A closer look at the plentiful literature claiming that structural unemployment (in economic terms: the NAIRU or non-accelerating inflation rate of unemployment) is caused by ‘rigid’ labour market institutions reveals that the evidence is pretty weak, or even non-existent.I agree that the prescribed medicine of more flexible labor markets will not cure Europe's--and more particularly France's--economic problems. In the French case, however, I think the problem is more subtle than a simple market-oriented analysis suggests. It is not an economic problem but a political-economic problem. Labor's understandable attachment to job protections and management's understandable aversion to production disruptions both reinforce government's devotion to political stability. The upshot is universal timidity: management is reluctant to take risks necessary to maintain competitiveness if the consequent reorganization of production is likely to alarm labor even temporarily; labor, distrustful of management's motives, is unwilling to tolerate any change in the production regime; and government is only too eager to subsidize compromise that keeps both labor and management quiescent in the short run, even if the short-term compromise threatens long-term viability. The result is a vicious circle of non-adaptive behavior. The illusion of stability is purchased at the very steep price of ultimate extinction.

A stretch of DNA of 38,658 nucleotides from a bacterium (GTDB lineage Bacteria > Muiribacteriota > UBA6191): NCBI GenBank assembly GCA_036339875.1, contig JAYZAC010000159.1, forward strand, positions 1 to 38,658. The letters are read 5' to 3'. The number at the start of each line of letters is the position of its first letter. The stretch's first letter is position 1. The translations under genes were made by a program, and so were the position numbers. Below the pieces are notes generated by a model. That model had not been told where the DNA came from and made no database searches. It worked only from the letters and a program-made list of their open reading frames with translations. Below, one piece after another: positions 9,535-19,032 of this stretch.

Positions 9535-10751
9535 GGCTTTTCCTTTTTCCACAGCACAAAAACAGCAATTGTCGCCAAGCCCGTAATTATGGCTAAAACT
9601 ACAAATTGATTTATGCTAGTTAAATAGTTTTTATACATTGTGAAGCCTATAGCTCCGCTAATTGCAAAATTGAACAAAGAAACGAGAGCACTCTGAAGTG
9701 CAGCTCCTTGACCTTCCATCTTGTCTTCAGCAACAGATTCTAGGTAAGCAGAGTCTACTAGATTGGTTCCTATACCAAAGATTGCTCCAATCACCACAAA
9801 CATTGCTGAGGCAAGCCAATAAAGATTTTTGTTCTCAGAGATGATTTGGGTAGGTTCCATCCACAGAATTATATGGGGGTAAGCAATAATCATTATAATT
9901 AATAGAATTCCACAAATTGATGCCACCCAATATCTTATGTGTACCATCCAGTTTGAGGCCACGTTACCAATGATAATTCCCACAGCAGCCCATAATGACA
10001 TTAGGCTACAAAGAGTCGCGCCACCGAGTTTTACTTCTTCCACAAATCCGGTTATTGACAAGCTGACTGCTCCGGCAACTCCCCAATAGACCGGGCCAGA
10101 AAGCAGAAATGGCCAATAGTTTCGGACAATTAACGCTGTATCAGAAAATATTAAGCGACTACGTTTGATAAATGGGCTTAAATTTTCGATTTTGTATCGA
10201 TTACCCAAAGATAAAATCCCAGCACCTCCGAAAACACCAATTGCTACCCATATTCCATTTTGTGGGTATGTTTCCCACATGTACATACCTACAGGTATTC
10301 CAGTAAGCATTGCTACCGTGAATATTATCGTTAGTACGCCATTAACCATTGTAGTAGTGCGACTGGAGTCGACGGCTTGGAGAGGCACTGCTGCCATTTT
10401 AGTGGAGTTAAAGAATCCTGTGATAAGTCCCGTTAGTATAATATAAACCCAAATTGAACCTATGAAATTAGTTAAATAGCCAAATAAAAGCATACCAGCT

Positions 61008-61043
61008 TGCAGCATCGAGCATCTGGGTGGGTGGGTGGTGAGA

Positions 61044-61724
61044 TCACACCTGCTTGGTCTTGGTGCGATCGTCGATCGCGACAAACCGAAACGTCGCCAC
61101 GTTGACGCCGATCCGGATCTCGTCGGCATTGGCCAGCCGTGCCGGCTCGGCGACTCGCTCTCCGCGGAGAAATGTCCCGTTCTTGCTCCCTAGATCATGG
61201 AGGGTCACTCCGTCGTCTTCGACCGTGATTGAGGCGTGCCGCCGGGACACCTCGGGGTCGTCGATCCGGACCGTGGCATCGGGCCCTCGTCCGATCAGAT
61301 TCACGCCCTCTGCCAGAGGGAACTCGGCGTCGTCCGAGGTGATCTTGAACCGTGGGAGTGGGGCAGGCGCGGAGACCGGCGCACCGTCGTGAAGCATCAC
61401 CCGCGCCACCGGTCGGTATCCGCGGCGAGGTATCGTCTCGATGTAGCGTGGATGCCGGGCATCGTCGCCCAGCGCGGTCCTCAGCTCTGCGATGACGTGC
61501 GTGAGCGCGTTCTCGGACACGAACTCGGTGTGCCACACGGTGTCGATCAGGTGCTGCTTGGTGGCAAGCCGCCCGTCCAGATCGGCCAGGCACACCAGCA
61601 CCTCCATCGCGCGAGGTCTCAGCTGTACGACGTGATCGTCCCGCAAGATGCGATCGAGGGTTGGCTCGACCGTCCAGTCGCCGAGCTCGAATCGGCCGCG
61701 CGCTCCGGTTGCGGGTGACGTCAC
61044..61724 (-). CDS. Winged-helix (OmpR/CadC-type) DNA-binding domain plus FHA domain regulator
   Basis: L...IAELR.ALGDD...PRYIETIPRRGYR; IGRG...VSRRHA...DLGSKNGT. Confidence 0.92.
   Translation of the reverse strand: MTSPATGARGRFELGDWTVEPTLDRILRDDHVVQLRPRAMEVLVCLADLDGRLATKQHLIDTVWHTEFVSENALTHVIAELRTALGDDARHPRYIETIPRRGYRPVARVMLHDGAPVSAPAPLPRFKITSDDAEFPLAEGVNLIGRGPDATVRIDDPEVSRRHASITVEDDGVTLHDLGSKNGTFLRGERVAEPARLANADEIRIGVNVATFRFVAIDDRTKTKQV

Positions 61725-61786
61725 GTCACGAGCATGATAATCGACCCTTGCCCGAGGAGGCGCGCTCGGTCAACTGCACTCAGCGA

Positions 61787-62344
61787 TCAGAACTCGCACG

Indeed, in 2005 a group of economists undertook a critical analysis of the economic literature on flexible labour markets, examining all the major mainstream studies since the beginning of the nineties (Howell 2005). Their conclusion was that there were many problems with the studies under review. In particular, econometric regressions were found to be ‘non-robust’. This means that, using the same data, modest changes in the measurements of institutions, countries or the time period covered led to zero, statistically insignificant or even changed coefficients. In the case of one paper that was very influential in opening this discussion on structural unemployment and labour market institutions, results could not be replicated when using the same specification but with a data set that had been improved by the author himself (a bit similar to the recent Reinhard/Rogoff incident concerning their paper on the 90% of GDP public debt threshold). Another conclusion was that, whereas the link between unemployment and factors such as job protection, unemployment benefits and trade union density was highly questionable, positive or regulatory practices such as coordinated collective bargaining and active labour market policies were scoring much better in explaining different outcomes in unemployment.
French is fond of the phrase partenaires sociaux, the meaning of which is scarcely captured by the English "social partners." What I'm describing is a "partnership in doom," cemented by the intrinsic conservatism of French industrial relations--a conservatism masked by the occasional eruptions of "bossnapping" (as we see at the moment in Amiens) and industrial sabotage. At bottom, both management and labor abhor change and prefer the status quo even if the status quo spells doom in the face of accelerating global transformation. For too long government has abetted this conservatism of the social partners, but now that the unsustainability of the existing industrial relations regime is daily more apparent, government is beginning to panic, while populists are pushing the aversion to change into the phantasmagoric realm of nationalist retreat and complete withdrawal from global competition.